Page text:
Can India Weather the Middle East Strategic Alliance?

New Delhi may never have felt more vindicated in its Middle East policy than it does today. Its close ties with all the major powers in the Middle East, including Israel, Iran and the Gulf monarchies, have shielded its interests from the region’s geopolitical fluctuations. Yet, going forward, the region’s increasing polarization, of which the Middle East Strategic Alliance (MESA) is but the latest manifestation, poses a considerable challenge for New Delhi.

Signs of this are becoming visible. Less than a week after Iranian Foreign Minister Mohammad Javad Zarif left New Delhi on January 9, Israel’s National Security Advisor Meir Ben-Shabbat flew to the Indian capital to lobby Prime Minister Narendra Modi on the growing Iranian threat in Syria. As the region plummets further into conflict, India is likely to face greater pressure from its partners to take sides.

Since the early 1990s, India has adopted a strategy of building diverse relations across the Middle East. Having suffered tremendous economic losses and diplomatic embarrassment following the 1990-1991 Iraqi invasion of Kuwait and the subsequent Gulf War, India decided to lessen its dependence on Iraq and seek a broader set of partnerships in the region. Accordingly, India normalized relations with Israel in 1991, built closer ties with Iran during the terms of Presidents Akbar Hashemi Rafsanjani and Mohammad Khatami in the 1990s and early 2000s, and bolstered relations with the Arab Gulf monarchies in the aftermath of the 2003 Iraq War.

So far, India’s diverse portfolio of relationships has served it well. India has stayed mute on the Gulf dispute involving Qatar, having obtained reassurances from all sides that its citizens would remain safe. As a result, the crisis has had a relatively small impact on the Indian diaspora in the Gulf, and unlike other players, India’s neutrality has allowed it to avoid being dragged into the fray.

Another example is India’s neutrality on the Syrian conflict that has placed New Delhi in a unique position as a potential mediator. Incidentally, India was set to host the second India-Arab Dialogue in early February, during which progress on negotiating Syria’s reintegration into the Arab League was expected (although the conference has now been postponed due to an apparent scheduling conflict with the EU-Arab League Ministerial in Brussels on February 4). The Gulf monarchies hope that by offering Syria a way back into the Arab fold, they might be able to loosen Iran’s grip over Damascus, however dim the prospect. Bahrain and the UAE have led the way by reinstating diplomatic missions in Damascus.

Finally, despite its close ties to Israel and the Arab Gulf monarchies, India has secured a strategic foothold at Iran’s Chabahar port. On January 7, the Indian government announced that its state-run ports operator, India Ports Global, had taken over operations at the port. India intends to use the port, which overlooks the Gulf of Oman, to bypass Pakistan in its trade with Afghanistan and connect its economy to Central Asia.

However, the region’s growing polarization seems poised to place India’s ability to juggle its various relationships in the Middle East under serious strain. The Trump administration hopes that the Middle East Strategic Alliance, or MESA, will bind the Gulf monarchies, Jordan, Egypt and, unofficially, Israel into an alliance against Iran. In a speech delivered at Cairo University on January 10, US Secretary of State Mike Pompeo proclaimed that MESA would serve “to confront the region’s most serious threat,” an obvious, if implicit, reference to Iran. Pompeo also made several references to the Gulf monarchies’ growing proximity to Israel. The Gulf monarchies view Tel Aviv as a potential ally against an expansionist Iran.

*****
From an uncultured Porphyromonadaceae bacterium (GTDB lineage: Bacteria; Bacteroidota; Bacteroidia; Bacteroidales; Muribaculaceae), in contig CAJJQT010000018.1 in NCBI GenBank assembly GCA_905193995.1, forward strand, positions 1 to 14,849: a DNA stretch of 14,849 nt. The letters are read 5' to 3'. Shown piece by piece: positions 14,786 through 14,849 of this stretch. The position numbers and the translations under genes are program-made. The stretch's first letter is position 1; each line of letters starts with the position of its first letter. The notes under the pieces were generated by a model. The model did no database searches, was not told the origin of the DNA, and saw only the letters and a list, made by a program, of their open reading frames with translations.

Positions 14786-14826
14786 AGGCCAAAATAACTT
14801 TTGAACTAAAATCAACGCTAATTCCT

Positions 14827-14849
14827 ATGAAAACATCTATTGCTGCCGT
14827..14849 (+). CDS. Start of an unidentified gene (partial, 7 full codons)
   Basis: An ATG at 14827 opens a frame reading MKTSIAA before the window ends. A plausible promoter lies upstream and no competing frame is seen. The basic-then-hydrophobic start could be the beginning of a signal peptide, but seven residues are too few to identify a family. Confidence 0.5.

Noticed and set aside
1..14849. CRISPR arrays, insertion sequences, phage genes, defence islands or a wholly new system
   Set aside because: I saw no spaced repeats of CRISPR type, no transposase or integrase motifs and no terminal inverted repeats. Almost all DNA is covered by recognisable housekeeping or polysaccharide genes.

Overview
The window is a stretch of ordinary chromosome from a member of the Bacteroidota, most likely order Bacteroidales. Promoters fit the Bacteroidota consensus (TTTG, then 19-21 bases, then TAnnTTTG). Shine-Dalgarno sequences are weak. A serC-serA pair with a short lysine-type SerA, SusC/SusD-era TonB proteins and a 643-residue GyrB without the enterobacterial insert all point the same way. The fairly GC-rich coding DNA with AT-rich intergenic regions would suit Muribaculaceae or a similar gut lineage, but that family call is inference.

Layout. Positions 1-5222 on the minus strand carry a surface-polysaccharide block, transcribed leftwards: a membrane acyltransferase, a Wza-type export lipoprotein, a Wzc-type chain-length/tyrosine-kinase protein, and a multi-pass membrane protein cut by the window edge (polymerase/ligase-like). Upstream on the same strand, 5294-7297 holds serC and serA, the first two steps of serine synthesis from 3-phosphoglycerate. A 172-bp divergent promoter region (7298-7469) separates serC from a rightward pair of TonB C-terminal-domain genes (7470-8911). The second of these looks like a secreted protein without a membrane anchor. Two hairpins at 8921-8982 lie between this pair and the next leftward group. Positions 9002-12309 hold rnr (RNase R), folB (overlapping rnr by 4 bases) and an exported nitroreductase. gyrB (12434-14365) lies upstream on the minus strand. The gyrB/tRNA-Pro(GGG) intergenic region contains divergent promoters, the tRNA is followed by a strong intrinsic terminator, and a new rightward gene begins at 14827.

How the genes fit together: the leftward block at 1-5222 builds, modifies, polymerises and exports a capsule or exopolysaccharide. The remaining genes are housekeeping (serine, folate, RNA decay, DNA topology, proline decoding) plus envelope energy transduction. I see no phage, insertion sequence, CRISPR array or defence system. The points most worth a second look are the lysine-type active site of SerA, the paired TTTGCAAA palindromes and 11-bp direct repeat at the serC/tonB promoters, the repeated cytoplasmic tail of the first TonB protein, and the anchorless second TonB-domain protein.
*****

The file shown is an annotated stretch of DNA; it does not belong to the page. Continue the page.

Moreover, the US’s deployment of an aircraft carrier group, the USS John C Stennis, in the Gulf since December has raised temperatures in the Gulf. The move is intended to signal greater American assertiveness against Iran and its ballistic missile program. For India, however, the move raises tension in an area close to its port in Chabahar, potentially frustrating its bid for greater connectivity into Afghanistan and Central Asia via Iran.

Further west, Israel’s confrontation with Iran has taken a devastating turn in Syria in recent months. On January 21, Israel launched a series of airstrikes against Iranian and Syrian targets around Damascus in response to what it said was an Iranian missile fired at the Golan Heights. Israel had previously launched a round of airstrikes against Iranian forces in May last year in retaliation for rocket attacks launched from Syrian territory. When coupled with a strategic alliance such as MESA, volatility in Syria and potentially Lebanon means that a limited military conflagration is now more likely to escalate into regional conflict.

Unless the region sees a dramatic reversal in trends, India’s three-decades-long approach to the region may finally run its course. India will weather the storm, but its policy of holding the proverbial stick from the middle, however, might not.

Hasan Alhasan is a researcher at King’s College London and the National University of Singapore, where his work focuses on Indian foreign policy in the Middle East. Previously, he served as a senior analyst at the office of the first deputy prime minister of Bahrain.